When I learned we’d be getting a four-day holiday in June, I only had one destination in mind- St. Petersburg. This also happens to be the city most Russians cite as their favorite, even over Moscow, and after a long trip to our hostel right smack on the main drag of Nevsky Prospect, it was easy to see why. St. Petersburg is ludicrously full of intriguing architecture spanning its 300 years of existence.
Peter the Great built the city after winning its land and seaport from the Swedes in the Great Northern War, and it soon became his new capital and the centerpiece of his plan to Europeanize his nation. He employed gifted architects from all over Europe to plan it, and the results speak for themselves. Over the next several weeks I’ll write about Jeonghee and I’s trip and hopefully give you an idea of the beauty of this city.
Our first stop after our long trip (and a long wait at the hostel) was the Kazan Cathedral, a massive building obviously modeled after St. Peter’s Basilica in the Vatican. It’s exterior and ornate interiors don’t quite match that masterpiece, but it’s an impressive church nonetheless.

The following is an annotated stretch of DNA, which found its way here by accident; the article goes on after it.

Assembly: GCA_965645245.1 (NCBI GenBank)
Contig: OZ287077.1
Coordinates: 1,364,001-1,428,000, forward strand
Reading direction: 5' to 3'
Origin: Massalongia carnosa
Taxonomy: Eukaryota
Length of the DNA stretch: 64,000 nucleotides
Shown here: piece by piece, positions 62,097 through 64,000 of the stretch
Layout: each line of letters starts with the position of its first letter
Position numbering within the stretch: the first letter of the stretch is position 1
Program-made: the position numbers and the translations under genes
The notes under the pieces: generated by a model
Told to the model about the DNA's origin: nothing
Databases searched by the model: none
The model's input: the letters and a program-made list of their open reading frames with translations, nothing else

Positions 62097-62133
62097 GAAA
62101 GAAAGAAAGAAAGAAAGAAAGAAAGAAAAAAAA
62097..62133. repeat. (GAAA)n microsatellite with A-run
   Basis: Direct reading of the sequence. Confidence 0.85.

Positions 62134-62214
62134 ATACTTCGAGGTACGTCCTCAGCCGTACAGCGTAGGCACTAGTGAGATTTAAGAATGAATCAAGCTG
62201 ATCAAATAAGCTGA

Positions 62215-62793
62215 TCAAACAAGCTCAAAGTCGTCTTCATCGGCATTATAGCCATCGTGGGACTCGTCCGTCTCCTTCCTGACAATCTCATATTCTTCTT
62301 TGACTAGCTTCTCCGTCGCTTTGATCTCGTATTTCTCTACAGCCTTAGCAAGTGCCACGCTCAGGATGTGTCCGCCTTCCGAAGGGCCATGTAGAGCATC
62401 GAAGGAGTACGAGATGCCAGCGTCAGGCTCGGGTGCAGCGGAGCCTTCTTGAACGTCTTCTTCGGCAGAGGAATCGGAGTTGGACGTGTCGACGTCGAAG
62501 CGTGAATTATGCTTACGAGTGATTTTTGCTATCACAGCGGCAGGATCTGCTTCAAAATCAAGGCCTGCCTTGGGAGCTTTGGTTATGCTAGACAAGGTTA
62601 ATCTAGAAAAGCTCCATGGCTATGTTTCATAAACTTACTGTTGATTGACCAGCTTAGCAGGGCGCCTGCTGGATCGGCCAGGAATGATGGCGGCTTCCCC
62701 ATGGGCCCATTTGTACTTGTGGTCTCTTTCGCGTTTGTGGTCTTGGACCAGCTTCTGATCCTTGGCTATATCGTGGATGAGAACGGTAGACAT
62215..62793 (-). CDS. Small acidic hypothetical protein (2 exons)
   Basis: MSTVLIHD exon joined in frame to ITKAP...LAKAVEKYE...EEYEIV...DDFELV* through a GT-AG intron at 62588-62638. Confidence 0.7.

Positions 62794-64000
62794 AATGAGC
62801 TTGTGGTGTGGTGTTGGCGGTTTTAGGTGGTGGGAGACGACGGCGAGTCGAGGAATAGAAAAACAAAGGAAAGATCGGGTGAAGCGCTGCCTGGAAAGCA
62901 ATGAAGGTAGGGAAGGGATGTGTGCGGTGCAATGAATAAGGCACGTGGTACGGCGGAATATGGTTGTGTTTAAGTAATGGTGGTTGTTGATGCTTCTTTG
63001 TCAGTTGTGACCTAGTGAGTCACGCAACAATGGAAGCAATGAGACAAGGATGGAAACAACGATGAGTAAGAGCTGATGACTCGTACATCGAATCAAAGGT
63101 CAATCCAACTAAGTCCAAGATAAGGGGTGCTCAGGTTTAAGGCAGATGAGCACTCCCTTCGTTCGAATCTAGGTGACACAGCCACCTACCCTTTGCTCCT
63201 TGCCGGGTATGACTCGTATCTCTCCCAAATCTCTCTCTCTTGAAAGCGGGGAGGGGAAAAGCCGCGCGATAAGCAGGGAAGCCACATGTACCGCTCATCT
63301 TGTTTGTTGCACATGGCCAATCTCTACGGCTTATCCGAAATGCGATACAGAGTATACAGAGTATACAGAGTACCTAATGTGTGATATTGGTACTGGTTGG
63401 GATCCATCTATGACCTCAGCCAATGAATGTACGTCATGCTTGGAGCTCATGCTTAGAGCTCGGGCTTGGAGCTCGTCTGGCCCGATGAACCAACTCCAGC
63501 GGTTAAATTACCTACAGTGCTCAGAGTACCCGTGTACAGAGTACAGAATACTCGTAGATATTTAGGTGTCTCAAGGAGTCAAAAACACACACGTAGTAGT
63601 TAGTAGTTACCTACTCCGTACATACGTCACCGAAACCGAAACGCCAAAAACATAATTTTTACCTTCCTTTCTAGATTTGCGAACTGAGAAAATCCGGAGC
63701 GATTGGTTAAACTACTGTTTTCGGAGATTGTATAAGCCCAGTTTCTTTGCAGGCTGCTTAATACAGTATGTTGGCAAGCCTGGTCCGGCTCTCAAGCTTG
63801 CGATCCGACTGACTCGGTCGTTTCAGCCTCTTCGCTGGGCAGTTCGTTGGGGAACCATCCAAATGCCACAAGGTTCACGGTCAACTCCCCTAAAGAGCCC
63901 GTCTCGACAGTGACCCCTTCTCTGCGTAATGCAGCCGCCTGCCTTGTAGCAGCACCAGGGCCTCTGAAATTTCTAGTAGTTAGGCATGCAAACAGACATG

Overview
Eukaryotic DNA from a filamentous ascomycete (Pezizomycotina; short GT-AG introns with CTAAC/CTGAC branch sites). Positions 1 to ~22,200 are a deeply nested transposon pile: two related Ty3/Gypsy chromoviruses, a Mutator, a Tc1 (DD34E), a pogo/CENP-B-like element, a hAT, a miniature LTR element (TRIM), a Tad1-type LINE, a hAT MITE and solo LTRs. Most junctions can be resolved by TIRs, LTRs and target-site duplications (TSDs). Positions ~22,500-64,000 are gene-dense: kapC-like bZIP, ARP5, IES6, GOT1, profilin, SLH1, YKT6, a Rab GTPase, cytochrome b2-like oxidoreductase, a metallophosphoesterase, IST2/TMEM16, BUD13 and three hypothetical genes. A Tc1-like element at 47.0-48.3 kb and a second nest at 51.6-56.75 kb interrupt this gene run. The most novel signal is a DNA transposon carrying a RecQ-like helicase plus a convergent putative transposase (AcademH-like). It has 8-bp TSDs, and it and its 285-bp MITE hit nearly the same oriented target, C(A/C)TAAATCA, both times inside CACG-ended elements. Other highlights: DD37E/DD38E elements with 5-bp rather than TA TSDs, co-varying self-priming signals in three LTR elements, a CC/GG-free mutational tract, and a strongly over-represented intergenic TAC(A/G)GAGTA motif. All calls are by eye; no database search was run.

From there we walked down Nevsky Prospect until we reached Peter’s Winter Palace- now the world-famous Hermitage Museum. We went inside the next day, but for our first it’s beautiful green and white exterior and massive square were a great welcome to the heart of the city.
We also didn’t get to enter the imposing yellow-walled Admiralty (unless you’re Russian navy, nobody gets to), but its exterior had plenty to admire, as did St. Isaac’s Cathedral, which we’d revisit on our last day.
At this late juncture, the only places to see were churches still open for last services, so we trekked across the city center to the Nikolsky Cathedral in time to see the ending of one service, whose exotic Eastern European chanting and cadences provided a transporting experience in the dimly lit, heavily gilded interior.
Unfortunately, no pictures allowed inside.
Our last stop that day was again a decent march (we would walk 9-10 hours per day on average during this trip, which makes up somewhat for our rather sedentary regular existence). Vladimirsky Cathedral was more of a church, much smaller than the other large Cathedrals that dominate the St. Petersburg skyline, but beautiful in its own yellow and cream right.
After this last sedate stop, we headed back around the corner to our hostel, grabbed some Chinese food (the first Asian food we’ve eaten in this country fit to be called that), checked out the night view from our balcony (the sun didn’t set until midnight, and usually rose around 3 a.m.- the famed Northern White Nights) and got some rest before our big Hermitage tour the next day.